Loading... Please wait...

What Is Bullying (and What Isn't Bullying)?

Posted by

Post #1 (5-Part Series)

At COMPASSION IT, we encourage schools and parents to introduce compassion to prevent and curb bullying. Our reversible wristbands are an easy and tangible tool that make compassion accessible for all ages.

What Is Bullying and What Isn’t Bullying?

If you’re a parent or an educator, you might share my fears. My 9-year-old daughter, Hannah, hasn’t been bullied yet, but I know it could start happening any day. How will I be able to recognize if a someone is targeting Hannah? How will I handle that? Or what will I do if SHE is bullying others?

In order for children to thrive and learn, they need to feel safe. If you are an educator or a parent, it’s important to understand bullying and how compassion can be its antidote. That’s why I’m creating a five-part anti-bullying series to help understand the definition of bullying, how to spot bullying, and why it’s important to bring compassion into the mix.

According to StopBullying.gov, the definition of bullying is:

“unwanted, aggressive behavior among school aged children that involves a real or perceived power imbalance. The behavior is repeated, or has the potential to be repeated, over time.”

The key point is that bullying is targeted, intentional, and repetitive. It is a pattern of behaviors that harms a child, and bullying can take various forms.

Four categories of bullying:

1 – Verbal Bullying

This includes teasing, name-calling, inappropriate sexual comments, and taunting.

2 – Social Bullying

Often referred to as relational bullying, social bullying happens when someone is trying to deliberately hurt another’s reputation. This includes spreading rumors, repeatedly excluding someone, and telling other children not to be friends with someone.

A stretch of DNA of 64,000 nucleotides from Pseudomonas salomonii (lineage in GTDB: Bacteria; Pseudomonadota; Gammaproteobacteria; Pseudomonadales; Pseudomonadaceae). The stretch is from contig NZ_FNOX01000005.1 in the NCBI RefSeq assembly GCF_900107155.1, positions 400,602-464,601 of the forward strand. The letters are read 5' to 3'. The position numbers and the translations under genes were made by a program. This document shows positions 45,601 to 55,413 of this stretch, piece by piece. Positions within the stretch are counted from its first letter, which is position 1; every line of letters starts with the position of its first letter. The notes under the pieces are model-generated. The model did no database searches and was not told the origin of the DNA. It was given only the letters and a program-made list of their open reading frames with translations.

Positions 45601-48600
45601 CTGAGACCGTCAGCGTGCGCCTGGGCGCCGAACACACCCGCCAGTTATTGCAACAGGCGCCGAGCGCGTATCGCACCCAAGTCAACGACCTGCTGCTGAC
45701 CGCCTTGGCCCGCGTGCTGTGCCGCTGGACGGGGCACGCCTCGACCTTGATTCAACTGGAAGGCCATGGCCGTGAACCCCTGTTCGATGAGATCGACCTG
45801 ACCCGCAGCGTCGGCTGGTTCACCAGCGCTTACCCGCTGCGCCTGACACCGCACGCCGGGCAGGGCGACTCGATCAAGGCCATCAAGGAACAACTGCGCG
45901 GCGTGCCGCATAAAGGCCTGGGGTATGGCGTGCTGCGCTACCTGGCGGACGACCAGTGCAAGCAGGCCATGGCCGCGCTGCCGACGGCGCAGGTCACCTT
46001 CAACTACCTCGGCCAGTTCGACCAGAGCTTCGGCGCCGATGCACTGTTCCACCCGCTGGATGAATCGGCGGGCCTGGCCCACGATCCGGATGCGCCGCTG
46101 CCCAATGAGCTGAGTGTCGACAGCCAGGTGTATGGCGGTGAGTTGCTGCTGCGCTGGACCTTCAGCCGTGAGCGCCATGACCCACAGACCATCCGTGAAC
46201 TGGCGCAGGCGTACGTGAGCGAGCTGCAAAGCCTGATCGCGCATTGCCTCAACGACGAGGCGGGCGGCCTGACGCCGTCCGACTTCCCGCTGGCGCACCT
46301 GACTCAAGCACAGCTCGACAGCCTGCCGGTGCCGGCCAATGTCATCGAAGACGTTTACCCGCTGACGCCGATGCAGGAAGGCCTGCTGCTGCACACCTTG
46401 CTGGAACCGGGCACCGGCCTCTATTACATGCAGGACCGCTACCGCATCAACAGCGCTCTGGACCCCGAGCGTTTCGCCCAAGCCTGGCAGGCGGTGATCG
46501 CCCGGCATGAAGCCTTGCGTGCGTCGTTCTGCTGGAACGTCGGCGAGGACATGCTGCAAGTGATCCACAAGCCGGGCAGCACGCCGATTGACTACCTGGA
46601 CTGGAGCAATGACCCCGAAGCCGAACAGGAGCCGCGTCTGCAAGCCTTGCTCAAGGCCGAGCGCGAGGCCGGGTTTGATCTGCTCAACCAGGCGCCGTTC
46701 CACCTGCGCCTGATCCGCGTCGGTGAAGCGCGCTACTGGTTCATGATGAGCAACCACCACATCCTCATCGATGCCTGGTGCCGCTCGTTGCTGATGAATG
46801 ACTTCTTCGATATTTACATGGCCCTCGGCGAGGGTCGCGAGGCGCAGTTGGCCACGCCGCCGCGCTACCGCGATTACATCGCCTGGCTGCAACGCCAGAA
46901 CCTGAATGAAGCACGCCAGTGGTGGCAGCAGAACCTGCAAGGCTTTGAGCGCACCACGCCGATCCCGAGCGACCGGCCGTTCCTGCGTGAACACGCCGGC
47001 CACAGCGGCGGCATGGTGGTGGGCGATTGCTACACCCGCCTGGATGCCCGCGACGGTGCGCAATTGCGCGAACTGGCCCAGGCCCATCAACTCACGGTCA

3 – Physical Bullying

This includes hitting, pushing, tripping, stealing possessions, and sexual assault. Boys are more likely to participate in physical bullying than girls.

4 – Cyber-Bullying

Cyber bullies use the internet (social media, mostly) to target their victims. Rumors and insults can quickly spread through social media, and it’s nearly impossible to eradicate them.

Sometimes, we may categorize certain behaviors as bullying, but they’re not deliberate or repetitive. Conflict and drama are not always bullying.

Bullying is NOT:

1 – Excluding someone

It is not considered bullying if children exclude someone on the playground now and then or don’t invite someone to a party. Repeated and deliberate exclusion, however, can be bullying.

2 – Disliking someone

Children may verbally or nonverbally communicate their dislike of another child. This is okay, as long as they don’t start rumors or verbally abuse the other child.

3 – Accidental physical harm

A child might unintentionally bump into or trip another child. This it is not bullying if it is not deliberate.

4 – Being “bossy”

It is natural to want friends to play a certain way, and some children take the role of being the director. Learning to lead skillfully is a lifelong process, and most kids haven’t mastered it.

5 – Telling a joke about someone (once)

While this is not great behavior, it is not considered bullying unless there are repeated instances. Of course we should teach our children that one single joke about someone may hurt that child’s feelings, and it’s not okay.

6 – Arguments

We all argue, and arguments will inevitably happen at school.

While the above six behaviors are not ideal, they are not bullying. As parents and educators, we should teach children to refrain from acting in ways that may hurt another, whether it’s a one-time thing or not. Nonetheless, it’s important to understand the difference between bullying and general conflict or unskilled behavior.

More information:

Order COMPASSION IT wristbands as a simple tool for introducing compassion to children.

For more information, check out "Is it Rude, Is it Mean, or Is it Bullying" by author and bullying expert Signe Whitson

Sources include: StopBullying.gov, Pacers Kids Against BullyingFamily Matters Practical Parenting Blog

comments powered by Disqus


View Cart Go To Checkout